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The University of Adelaide Library
University of Adelaide
South Australia 5005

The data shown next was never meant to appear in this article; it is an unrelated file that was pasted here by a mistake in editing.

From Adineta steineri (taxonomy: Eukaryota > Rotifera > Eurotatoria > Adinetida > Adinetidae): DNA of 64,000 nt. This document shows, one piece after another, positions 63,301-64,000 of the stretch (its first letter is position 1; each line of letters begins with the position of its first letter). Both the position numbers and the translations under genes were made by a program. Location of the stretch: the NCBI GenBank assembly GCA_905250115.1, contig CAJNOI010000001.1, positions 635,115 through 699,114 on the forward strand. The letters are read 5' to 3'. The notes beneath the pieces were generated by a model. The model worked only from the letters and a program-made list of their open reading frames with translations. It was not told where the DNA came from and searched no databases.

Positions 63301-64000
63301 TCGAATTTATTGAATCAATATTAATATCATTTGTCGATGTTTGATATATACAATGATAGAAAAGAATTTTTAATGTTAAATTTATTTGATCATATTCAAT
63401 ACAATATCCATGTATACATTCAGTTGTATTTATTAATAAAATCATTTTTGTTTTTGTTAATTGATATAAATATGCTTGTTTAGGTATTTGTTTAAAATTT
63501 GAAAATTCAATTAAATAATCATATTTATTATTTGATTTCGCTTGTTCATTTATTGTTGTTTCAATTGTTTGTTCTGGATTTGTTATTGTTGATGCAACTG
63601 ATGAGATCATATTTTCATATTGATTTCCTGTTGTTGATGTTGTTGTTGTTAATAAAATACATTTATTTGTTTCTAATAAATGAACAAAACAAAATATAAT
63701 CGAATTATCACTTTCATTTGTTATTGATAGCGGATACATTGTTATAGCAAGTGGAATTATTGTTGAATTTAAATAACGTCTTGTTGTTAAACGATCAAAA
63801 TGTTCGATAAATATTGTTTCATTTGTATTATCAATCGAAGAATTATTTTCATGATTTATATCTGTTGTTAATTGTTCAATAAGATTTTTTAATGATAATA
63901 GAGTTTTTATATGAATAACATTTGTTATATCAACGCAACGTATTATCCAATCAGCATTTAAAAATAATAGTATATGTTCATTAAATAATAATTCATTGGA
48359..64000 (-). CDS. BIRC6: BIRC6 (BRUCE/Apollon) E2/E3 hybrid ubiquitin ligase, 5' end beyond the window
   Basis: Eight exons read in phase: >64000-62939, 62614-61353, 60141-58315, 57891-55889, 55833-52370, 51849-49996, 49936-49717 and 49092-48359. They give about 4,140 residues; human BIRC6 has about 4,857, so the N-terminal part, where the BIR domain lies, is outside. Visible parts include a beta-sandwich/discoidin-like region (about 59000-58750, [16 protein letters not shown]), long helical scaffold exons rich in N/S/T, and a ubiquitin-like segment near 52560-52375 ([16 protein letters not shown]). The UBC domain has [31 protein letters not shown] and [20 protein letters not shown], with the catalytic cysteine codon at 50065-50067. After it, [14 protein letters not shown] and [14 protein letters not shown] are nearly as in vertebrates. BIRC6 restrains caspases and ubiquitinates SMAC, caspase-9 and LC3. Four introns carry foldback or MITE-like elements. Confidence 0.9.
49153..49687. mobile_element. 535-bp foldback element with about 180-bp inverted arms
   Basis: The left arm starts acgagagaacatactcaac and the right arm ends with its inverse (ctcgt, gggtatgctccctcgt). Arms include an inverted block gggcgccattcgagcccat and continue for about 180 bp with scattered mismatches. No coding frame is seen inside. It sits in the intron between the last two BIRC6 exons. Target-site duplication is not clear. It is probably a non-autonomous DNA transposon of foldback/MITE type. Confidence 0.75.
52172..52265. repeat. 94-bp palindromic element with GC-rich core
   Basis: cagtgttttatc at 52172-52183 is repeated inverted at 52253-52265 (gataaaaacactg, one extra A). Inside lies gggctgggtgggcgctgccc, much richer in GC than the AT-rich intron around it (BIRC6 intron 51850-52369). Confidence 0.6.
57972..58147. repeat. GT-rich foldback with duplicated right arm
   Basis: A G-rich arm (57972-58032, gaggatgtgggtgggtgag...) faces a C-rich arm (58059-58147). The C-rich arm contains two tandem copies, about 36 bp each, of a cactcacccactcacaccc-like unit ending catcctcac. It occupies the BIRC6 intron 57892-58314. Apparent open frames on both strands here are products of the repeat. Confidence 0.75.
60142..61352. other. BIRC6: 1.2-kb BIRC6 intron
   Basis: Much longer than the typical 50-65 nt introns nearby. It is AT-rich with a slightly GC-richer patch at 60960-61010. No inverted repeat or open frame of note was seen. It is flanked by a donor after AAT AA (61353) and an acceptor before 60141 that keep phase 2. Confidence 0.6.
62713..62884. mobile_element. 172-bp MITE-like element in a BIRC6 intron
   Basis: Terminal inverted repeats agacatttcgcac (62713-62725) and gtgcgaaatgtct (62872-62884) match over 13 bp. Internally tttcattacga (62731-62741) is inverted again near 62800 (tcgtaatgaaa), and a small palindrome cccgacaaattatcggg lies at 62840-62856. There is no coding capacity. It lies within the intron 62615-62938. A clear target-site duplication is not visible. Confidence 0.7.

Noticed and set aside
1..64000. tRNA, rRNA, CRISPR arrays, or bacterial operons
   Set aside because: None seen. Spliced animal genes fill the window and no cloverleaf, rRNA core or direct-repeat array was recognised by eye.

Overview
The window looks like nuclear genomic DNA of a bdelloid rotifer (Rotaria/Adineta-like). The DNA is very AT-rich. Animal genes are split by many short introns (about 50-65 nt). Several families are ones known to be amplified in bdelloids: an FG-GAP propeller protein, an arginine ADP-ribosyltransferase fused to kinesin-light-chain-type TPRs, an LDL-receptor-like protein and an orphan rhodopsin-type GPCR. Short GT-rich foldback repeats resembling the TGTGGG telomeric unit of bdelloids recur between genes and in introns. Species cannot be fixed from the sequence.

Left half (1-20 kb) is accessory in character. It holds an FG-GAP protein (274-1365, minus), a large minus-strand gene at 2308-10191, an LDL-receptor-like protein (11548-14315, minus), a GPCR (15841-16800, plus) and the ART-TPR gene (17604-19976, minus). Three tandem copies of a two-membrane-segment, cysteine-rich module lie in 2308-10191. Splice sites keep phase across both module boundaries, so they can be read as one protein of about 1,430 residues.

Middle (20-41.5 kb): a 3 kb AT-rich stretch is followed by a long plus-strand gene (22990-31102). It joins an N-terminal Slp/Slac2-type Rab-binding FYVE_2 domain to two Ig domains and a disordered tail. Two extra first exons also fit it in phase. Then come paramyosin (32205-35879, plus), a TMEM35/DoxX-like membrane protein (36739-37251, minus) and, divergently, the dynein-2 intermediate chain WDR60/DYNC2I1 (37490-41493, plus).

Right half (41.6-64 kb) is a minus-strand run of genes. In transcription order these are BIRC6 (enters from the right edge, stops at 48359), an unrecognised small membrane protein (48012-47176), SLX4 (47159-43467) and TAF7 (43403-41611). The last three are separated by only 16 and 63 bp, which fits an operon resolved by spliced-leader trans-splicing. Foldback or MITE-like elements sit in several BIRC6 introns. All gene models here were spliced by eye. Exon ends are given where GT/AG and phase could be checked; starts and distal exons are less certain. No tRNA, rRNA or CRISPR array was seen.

About the beginning of last June (as near as I can remember) Bellamora came to Town from Hampshire; and was oblig'd to lodge the first Night at the same Inn where the Stage-Coach set up. The next Day she took Coach for Covent-Garden, where she thought to find Madam Brightly, a Relation of her's; with whom she design'd to continue for about half a Year undiscover'd, if possible, by her Friends in the Country: And order'd therefore her Trunk, with her Cloaths, and most of her Money and Jewels, to be brought after her to Madam Brightly's, by a strange Porter whom she spoke to in the Street as she was taking Coach; being utterly unacquainted with the neat Practices of this fine City. When she came to Bridges-street, where inded her Cousin had lodged near three or four Years since; she was strangely surpriz'd that she cou'd not learn any thing of her; no, nor so much as meet with any one that had ever heard of her Cousin's Name. Till, at last, describing Madam Brightly to one of the house-keepers in that place, he told her, that there was such a kind of Lady, whom he had sometimes seen there about a Year and a half ago; but that he believ'd, she was married and remov'd towards So-ho. In this Perplexity she quite forgot her Trunk and Money, &c. and wander'd in her Hackney-Coach all over St. Ann's Parish; inquiring for Madam Brightly, still describing her Person, but in vain; for no soul cou'd give her any Tale or Tidings of such a Lady. After she had thus fruitlesly rambled, till she, the Coachman, and the very Horses were e'en tir'd, by good Fortune for her, she happen'd on a private House, where lived a good, discreet, ancient Gentlewoman, who was fallen a little to decay, and was forc'd to let Lodgings for the best part of her Livelihood: From whom she understood, that there was such a kind of a Lady who had lain there somewhat more than a Twelve-month, being near three Months after she was married: But that she was now gone abroad with the Gentleman her Husband; either to the Play, or to take the fresh Air; and she believ'd, wou'd not return till Night. This Discourse of the good Gentlewoman's so elevated Bellamora's drooping Spirits, that after she had begg'd the Liberty of staying there till they came home, she discharg'd the Coachman in all haste, still forgetting her Trunk, and the more valuable Furniture of it.